Optometry & Vision Science

Skip Navigation LinksHome > October 2005 - Volume 82 - Issue 10 > Overnight Corneal Reshaping versus Soft Disposable Contact L...
Optometry & Vision Science:
doi: 10.1097/01.opx.0000180818.40127.dc
Articles: Original Article

Overnight Corneal Reshaping versus Soft Disposable Contact Lenses: Vision-Related Quality-of-Life Differences From a Randomized Clinical Trial

LIPSON, MICHAEL J. OD, FAAO; SUGAR, ALAN MD, MS; MUSCH, DAVID C. PhD, MPH

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Abstract

Purpose. The purpose of this article is to evaluate patients’ visual acuity, symptoms, and perceptions of vision-related quality of life in a randomized crossover clinical trial of overnight corneal reshaping (OCR) and daily wear soft lenses (SCL).

Methods. Qualified subjects were randomly assigned to wear one mode of contact lens for 8 weeks and then, after a washout period, they wore the alternate mode for 8 weeks. On concluding each contact lens wear mode, subjects completed the NEI-RQL42 questionnaire. During the SCL mode, subjects wore lenses during their waking hours. During the OCR mode, subjects wore lenses only while sleeping. Soft lenses were Biomedics 55 2-week disposable lenses. OCR lenses were CRT lenses by Paragon. (Three subjects were fit with custom-designed OCR lenses in Boston XO material, manufactured by Art Optical.) LogMAR acuity was measured and slit lamp evaluation was performed at specified intervals during follow up. After completing both phases of the study, patients chose which mode they preferred.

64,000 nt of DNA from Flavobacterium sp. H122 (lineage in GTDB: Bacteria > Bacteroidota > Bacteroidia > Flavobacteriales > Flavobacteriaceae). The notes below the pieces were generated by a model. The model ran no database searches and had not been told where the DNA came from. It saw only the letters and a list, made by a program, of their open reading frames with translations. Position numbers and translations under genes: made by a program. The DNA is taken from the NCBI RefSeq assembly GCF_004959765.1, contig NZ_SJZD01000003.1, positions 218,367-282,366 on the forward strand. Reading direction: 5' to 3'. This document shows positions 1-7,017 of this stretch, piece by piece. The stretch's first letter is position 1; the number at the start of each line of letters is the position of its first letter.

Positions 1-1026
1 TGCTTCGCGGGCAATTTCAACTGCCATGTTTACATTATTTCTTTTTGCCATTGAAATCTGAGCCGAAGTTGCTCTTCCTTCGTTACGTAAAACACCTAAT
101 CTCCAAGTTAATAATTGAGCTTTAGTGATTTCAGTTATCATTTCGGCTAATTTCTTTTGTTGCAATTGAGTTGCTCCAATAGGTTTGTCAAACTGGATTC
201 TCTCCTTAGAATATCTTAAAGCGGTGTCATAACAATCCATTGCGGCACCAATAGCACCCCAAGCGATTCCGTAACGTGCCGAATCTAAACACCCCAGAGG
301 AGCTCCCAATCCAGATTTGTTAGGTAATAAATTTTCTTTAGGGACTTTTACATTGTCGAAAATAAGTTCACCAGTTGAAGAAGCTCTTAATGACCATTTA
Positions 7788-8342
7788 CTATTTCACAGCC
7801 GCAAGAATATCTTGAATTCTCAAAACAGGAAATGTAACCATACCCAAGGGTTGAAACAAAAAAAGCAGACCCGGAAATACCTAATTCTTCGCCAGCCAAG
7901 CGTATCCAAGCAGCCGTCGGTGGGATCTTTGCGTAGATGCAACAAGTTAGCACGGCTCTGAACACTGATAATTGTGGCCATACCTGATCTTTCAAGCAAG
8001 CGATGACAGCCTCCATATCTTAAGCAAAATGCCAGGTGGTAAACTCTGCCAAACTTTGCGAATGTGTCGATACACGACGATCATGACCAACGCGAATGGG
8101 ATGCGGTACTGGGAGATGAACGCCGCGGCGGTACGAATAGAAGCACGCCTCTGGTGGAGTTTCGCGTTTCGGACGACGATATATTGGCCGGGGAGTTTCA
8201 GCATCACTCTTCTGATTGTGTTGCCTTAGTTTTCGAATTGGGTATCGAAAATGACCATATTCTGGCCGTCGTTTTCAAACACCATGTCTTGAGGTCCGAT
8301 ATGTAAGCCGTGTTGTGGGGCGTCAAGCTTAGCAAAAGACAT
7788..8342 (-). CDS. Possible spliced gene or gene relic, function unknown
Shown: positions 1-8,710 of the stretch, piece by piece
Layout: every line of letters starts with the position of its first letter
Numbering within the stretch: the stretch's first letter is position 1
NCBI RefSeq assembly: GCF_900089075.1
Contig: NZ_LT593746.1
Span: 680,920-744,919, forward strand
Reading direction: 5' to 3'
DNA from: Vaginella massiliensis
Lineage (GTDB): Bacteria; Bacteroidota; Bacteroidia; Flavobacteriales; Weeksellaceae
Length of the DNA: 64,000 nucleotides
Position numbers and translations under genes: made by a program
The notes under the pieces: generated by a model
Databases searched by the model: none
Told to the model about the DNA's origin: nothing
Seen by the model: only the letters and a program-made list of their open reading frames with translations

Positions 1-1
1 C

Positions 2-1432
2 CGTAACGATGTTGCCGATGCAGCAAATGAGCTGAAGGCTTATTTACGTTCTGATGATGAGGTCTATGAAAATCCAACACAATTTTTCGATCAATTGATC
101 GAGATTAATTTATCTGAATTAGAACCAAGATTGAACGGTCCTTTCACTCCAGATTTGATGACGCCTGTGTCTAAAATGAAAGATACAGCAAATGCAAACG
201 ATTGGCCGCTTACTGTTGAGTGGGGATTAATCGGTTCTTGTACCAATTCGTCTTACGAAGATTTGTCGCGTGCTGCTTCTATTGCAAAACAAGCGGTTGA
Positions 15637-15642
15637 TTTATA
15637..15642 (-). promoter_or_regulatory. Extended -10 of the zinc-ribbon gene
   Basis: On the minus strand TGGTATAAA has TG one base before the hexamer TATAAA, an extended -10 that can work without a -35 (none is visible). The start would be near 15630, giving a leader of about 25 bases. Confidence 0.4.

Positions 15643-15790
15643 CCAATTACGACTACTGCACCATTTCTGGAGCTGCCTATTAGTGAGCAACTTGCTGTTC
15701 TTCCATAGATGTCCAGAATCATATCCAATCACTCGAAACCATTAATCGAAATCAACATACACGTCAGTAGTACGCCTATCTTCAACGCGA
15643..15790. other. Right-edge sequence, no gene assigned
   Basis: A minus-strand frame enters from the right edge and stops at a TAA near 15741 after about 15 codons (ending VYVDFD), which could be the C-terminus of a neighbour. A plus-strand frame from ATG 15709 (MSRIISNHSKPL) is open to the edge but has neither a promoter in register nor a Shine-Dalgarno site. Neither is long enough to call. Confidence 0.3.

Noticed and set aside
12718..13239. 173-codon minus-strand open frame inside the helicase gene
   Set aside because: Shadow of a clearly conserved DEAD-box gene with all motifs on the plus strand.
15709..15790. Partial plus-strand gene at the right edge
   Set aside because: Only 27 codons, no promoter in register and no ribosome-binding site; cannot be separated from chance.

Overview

Results. Of 81 enrolled patients, 65 completed both phases and 16 dropped out during the study. Significant differences (p < 0.01) favoring SCL wear included better visual acuity and less trouble with glare. Significant differences (p < 0.01) favoring OCR wear included less activity limitations, less trouble with symptoms, and less dependence on refractive correction. Of 65 completing both phases, 44 preferred the OCR lenses and 21 preferred the soft lenses. Subjects who preferred the OCR lenses were less myopic and had steeper K readings at baseline, and showed less difference between visual acuity during OCR wear and visual acuity with SCL.

Conclusion. In subjects with mild myopia who experienced both SCL and OCR, better visual acuity and less glare resulted from SCL wear, whereas activity limitations, symptoms, and dependence on refractive correction were less troublesome with OCR wear. When the study was completed, 67.7% chose OCR lenses worn only while sleeping, whereas 32.3% preferred 2-week disposable soft lenses worn during the day as their preferred correction.

© 2005 American Academy of Optometry

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